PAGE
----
- Associated Press - Monday, August 27, 2012

LAS VEGAS — A plane that crashed into spectators at an air race in Reno last year bore modifications that weakened its structure and showed evidence that it was flown beyond its limits, investigators said Monday.

The National Transportation Safety Board deemed the failure of a tail structure to be the probable cause of the crash of the souped-up World War II-era P-51 Mustang fighter that killed pilot Jimmy Leeward and 10 people on the ground at last year’s National Championship Air Races in Reno and injured more than 70.

The pilot also was blamed for failing to fully document and test extensive modifications to the aircraft before the September 2011 crash.

Board member Robert Sumwalt said: “If you want to go out and fly fast and try to win, that’s one thing. If you’re modifying an aircraft without fully understanding how the modifications can affect the aerodynamics, you’re playing Russian roulette.”

Structural modifications of the aircraft dubbed the Galloping Ghost made it lighter and reduced drag, according to the NTSB report. But flight control modifications also made the aircraft less stable. The NTSB found that an elevator trim tab malfunction created aerodynamic instability that made the plane uncontrollable.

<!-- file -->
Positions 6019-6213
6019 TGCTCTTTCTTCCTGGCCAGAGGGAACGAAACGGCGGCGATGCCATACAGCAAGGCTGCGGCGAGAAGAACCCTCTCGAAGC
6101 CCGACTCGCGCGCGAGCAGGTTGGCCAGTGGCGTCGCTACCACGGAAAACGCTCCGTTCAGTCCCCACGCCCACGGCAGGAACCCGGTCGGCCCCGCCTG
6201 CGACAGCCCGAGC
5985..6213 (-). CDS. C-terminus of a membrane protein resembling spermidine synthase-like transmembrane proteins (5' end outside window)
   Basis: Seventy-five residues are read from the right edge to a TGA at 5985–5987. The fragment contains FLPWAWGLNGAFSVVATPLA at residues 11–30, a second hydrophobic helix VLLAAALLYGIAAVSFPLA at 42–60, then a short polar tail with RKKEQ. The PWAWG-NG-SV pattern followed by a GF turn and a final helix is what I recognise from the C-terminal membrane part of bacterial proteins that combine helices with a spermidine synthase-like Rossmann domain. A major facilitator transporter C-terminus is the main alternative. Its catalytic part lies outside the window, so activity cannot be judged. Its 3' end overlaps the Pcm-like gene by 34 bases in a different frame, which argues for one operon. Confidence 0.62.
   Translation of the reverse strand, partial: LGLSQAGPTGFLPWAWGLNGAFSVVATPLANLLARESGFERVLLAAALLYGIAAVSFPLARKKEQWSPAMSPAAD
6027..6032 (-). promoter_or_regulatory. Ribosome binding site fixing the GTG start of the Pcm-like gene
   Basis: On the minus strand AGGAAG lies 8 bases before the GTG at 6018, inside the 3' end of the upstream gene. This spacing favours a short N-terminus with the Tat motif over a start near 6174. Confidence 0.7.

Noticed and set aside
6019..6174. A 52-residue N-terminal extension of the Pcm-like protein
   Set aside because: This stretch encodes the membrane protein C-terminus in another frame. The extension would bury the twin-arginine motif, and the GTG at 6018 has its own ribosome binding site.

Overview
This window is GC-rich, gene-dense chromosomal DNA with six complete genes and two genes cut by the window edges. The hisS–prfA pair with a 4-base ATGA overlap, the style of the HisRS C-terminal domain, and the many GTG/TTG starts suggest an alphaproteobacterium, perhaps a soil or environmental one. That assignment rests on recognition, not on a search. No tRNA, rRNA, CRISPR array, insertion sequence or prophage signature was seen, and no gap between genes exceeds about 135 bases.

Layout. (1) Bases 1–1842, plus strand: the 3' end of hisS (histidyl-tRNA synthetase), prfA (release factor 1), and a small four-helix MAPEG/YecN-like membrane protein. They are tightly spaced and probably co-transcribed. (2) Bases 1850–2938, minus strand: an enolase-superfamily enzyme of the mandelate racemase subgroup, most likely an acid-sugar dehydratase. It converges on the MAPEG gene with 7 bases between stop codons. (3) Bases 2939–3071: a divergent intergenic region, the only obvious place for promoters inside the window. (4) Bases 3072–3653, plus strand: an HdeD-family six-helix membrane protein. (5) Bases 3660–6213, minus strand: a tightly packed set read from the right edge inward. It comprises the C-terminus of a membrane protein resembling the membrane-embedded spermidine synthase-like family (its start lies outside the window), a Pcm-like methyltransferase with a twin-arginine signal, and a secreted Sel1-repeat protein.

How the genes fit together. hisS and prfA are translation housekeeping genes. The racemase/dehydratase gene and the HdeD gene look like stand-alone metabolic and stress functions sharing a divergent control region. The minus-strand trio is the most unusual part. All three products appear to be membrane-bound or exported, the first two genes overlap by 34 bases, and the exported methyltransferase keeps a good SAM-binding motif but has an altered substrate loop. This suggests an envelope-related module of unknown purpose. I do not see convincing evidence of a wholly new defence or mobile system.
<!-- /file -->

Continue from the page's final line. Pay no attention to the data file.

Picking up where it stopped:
High-resolution photos show the skin wrinkling and the canopy separating from the plane seconds before the crash, and NTSB investigators later found loose screws in the crucial tail assembly.

At a board hearing in Washington, chairwoman Deborah Hersman blamed the 74-year-old pilot, Mr. Leeward, for “operating at the edge of the envelope.”

NTSB officials say the 530 mph that Mr. Leeward reached during a qualifying race was about 40 mph faster than he had ever gone before.

His age and physical condition weren’t considered significant factors in the crash, but officials were critical of his record-keeping.

The air race championship, entering its 49th year, is the only event of its kind in the world. It draws thousands every year to Reno Stead Airport, where it features aircraft flying at speeds of more than 500 mph sometimes wingtip-to-wingtip around an oval pylon track.

Some critics called for ending the event, but organizers pressed forward with plans for this year’s races amid promises that most NTSB safety recommendations would be implemented.

Copyright © 2016 The Washington Times, LLC.

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